Daily Archives: 10:50 pm

Pants on Fire

Tonight I discovered a spot where my child had written on a table at church with a permanent marker. I had no doubt that it was hers because not only was it in her handwriting but she also signed her name. I was upset with her and went to speak with her. She said with complete confidence that it wasn’t her. She didn’t do it. Even when we were both looking at it, she held fast to her (false) statement. After an excruciatingly long staring contest that I refused to lose, she finally admitted to writing it a few weeks ago. She and I went to our youth pastor and our children’s pastor and told them about what she’d done and let them know that we’d be back to clean it up later. They were kind and gracious and after a few hugs, we left with a smile.

We told her that she would get two separate punishments – one for writing on the table and one for lying. The first one was easy to decide. We took away points. (Just like ‘real’ school, we have a behavior system that gives points for good behavior or helpfulness or acts of kindness or things like that. You can also lose points, if need be.) But the consequence for lying? I’m stuck. We considered taking away TV time, but they don’t watch that much TV. We considered losing her iPod, but the battery hasn’t been charged in a week anyway so that wouldn’t work. We considered making her do something like and extra chore or something, but she doesn’t seem to mind doing chores. Well, except for cleaning her room and (shockingly for once) their room is currently clean.

So we’re stuck. I want it to be something memorable, but not something too drastic. What are ways that you’ve dealt with this?

One Is Fun (especially when you’re saving lives)

You guys know how much I love birthdays! Love love LOVE birthdays! And I’m also pretty passionate about vaccinations, so when the chance came up for me to share about Shot@Life and their one year old birthday celebration I couldn’t wait! What is Shot@Life? It’s a movement (with roots in the UN Foundation) that aims at helping children worldwide by providing access to life-saving vaccines. Shot@Life is working to get these vaccines into the places that need it most. For polio that includes Nigeria, Afganistan, and Pakistan. Many developing countries still struggle with measles, especially parts of Africa and Asia.

To celebrate Shot@Life‘s first birthday, there are going to blog posts all over the web about the movement and about their Champions. The Shot@Life Champions are a group of the movement’s strongest advocates and leaders. These men and women are given training on media, advocacy, and event planning so that they can better share the information about Shot@Life with their own community and their community’s community! I was excited to meet my Champion, Raymond Liou, and I hope that you will enjoy his story as well.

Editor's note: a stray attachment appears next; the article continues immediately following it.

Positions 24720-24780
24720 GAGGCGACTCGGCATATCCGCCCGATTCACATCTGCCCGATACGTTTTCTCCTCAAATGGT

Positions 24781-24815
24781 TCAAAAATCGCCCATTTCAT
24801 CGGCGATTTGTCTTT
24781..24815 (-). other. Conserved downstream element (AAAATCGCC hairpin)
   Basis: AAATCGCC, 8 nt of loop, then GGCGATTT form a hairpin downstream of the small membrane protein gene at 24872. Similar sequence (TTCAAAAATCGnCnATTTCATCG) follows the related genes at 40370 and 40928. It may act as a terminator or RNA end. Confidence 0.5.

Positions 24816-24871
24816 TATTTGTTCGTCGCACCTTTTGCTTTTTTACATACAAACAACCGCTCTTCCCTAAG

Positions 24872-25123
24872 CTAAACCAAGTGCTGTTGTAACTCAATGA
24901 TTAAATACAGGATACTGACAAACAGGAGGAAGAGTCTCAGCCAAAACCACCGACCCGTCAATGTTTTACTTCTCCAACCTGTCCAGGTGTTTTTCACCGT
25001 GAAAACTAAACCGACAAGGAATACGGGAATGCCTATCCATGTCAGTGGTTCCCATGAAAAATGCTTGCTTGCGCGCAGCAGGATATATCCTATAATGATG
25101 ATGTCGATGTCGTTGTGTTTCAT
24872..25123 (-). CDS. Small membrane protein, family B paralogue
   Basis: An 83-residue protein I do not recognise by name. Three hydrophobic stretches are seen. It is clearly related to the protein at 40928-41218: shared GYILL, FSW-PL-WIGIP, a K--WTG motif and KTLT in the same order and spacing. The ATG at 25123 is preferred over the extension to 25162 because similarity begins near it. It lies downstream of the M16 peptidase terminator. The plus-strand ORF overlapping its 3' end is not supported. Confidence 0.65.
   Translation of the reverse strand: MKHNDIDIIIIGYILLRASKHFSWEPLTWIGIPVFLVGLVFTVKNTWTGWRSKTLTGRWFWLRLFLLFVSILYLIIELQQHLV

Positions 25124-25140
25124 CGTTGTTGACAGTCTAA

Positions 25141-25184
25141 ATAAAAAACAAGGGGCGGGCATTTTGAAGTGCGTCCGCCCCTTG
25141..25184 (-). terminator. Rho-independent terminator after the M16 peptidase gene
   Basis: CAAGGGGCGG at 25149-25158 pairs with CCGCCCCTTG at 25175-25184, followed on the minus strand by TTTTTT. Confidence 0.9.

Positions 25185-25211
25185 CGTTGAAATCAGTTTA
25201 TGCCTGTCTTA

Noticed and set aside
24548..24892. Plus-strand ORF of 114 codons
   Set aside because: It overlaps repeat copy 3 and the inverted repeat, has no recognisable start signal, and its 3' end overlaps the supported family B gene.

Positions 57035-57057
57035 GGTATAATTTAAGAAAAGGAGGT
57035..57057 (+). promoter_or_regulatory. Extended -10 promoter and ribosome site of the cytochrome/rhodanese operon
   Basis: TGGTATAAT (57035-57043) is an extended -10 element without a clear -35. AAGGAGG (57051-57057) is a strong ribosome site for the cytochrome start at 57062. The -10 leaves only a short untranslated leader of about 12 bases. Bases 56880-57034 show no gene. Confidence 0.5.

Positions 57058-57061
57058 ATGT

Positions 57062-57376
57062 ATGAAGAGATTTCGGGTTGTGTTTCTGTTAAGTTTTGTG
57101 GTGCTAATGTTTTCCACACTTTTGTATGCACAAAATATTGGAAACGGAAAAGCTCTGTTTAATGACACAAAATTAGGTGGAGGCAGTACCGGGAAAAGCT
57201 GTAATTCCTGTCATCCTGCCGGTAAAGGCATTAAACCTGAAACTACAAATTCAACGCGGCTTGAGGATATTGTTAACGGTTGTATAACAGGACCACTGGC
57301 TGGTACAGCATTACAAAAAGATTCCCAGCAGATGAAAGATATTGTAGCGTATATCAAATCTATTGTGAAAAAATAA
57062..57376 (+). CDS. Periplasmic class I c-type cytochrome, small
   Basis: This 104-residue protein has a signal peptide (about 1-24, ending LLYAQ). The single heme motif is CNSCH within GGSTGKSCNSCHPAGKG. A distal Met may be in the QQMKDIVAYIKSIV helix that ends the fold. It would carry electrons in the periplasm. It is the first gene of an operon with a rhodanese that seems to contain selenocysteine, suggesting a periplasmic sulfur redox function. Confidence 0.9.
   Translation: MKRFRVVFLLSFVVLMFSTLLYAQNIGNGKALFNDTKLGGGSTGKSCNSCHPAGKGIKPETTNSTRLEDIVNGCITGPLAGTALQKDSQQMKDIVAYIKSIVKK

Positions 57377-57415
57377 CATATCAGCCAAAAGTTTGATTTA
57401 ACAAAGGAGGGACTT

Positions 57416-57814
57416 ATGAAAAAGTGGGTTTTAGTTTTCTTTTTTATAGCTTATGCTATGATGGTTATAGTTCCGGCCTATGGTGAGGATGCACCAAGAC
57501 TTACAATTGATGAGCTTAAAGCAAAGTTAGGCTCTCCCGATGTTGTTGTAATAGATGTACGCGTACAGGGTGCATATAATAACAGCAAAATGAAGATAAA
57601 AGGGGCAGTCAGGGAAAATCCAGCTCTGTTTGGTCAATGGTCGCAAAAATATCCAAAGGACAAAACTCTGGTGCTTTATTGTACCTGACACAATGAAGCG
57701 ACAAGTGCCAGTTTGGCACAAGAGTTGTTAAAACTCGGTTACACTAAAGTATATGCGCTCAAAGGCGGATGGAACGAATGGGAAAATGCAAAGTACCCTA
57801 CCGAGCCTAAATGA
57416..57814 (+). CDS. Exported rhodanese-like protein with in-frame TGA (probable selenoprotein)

Raymond Liou This is Raymond Liou, a fourth-year student at UCLA and a Shot@Life Champion. Ray is pursuing a double major in Computational and Systems Biology + Neuroscience. As part of his education, he was able to observe in the Head and Neck Surgery Department at Kaiser Permanente. Not long after finishing this observership, Ray was able to do some study abroad which exposed him not only to a wide variety of people and ideas but also with the confidence to take initiative and really pursue his dream of working in public and global health.

Ray was also inspired by the story of Paul Farmer, which he first discovered while reading Mountains Beyond Mountains*. Ray says that Paul’s “example has inspired me to become a vehicle of justice, to choose goodness and equality as my profession.” I just love that, don’t you? Goodness and equality as a profession. And it would seem that Ray is well on his way! On top of his regular studies and being a Champion for Shot@Life, he is also doing research in the Neurosurgery Department at Ronald Reagan Hospital, working at Didi Hirsch on their suicide hotline, and is a member of GlobeMed, a nonprofit that creates grassroots partnerships with organizations abroad.

After joining GlobeMed in 2012, he heard of an opportunity for two UCLA representatives to come to Washington D.C. for some training with a program called Shot@Life. He applied and is excited about the work he has been able to do through Shot@Life since he joined their team. He is currently working on organizing a Shot@Life Champion training and a polio panel at UCLA, creating a student group that focuses on lobbying Representatives, fundraising for vaccine initiatives, and raising awareness in the community about vaccine-preventable diseases and the work that Shot@Life is doing to help get those vaccines to those who need them most.

After talking vaccines and medicine and Shot@Life, I couldn’t help but ask Ray one last question. What do you do to celebrate birthdays?  These days he says he’s usually travelling on his birthday, but he reminisced about one of his favorite birthdays. When he turned 12, his parents let him load up their RV with a bunch of boys and they went to the arcade and played laser tag. After that they still had energy to spare so they headed back to the house and had a wild sleepover that included gladiator-style duels complete with pillow-shields, sock-in-sock mauls, and styrofoam rods. Boys will be boys, right? 🙂  In all honesty, it sounds like a blast to me and I’m trying to figure out if I can figure out a way to set up a Wipeout-esque course in our backyard!

†This is not a paid or sponsored post. I simply think that Shot@Life has a good thing going and I’d like to help!
‡For my friends who are pediatricians, I’d appreciate it if you’d take a look at this AAP link and consider joining the Shot@Life movement.
*Full disclosure: This is an affiliate link. If you purchase this book through this link, I will make enough to buy a piece of bubble gum. Or maybe half of a piece.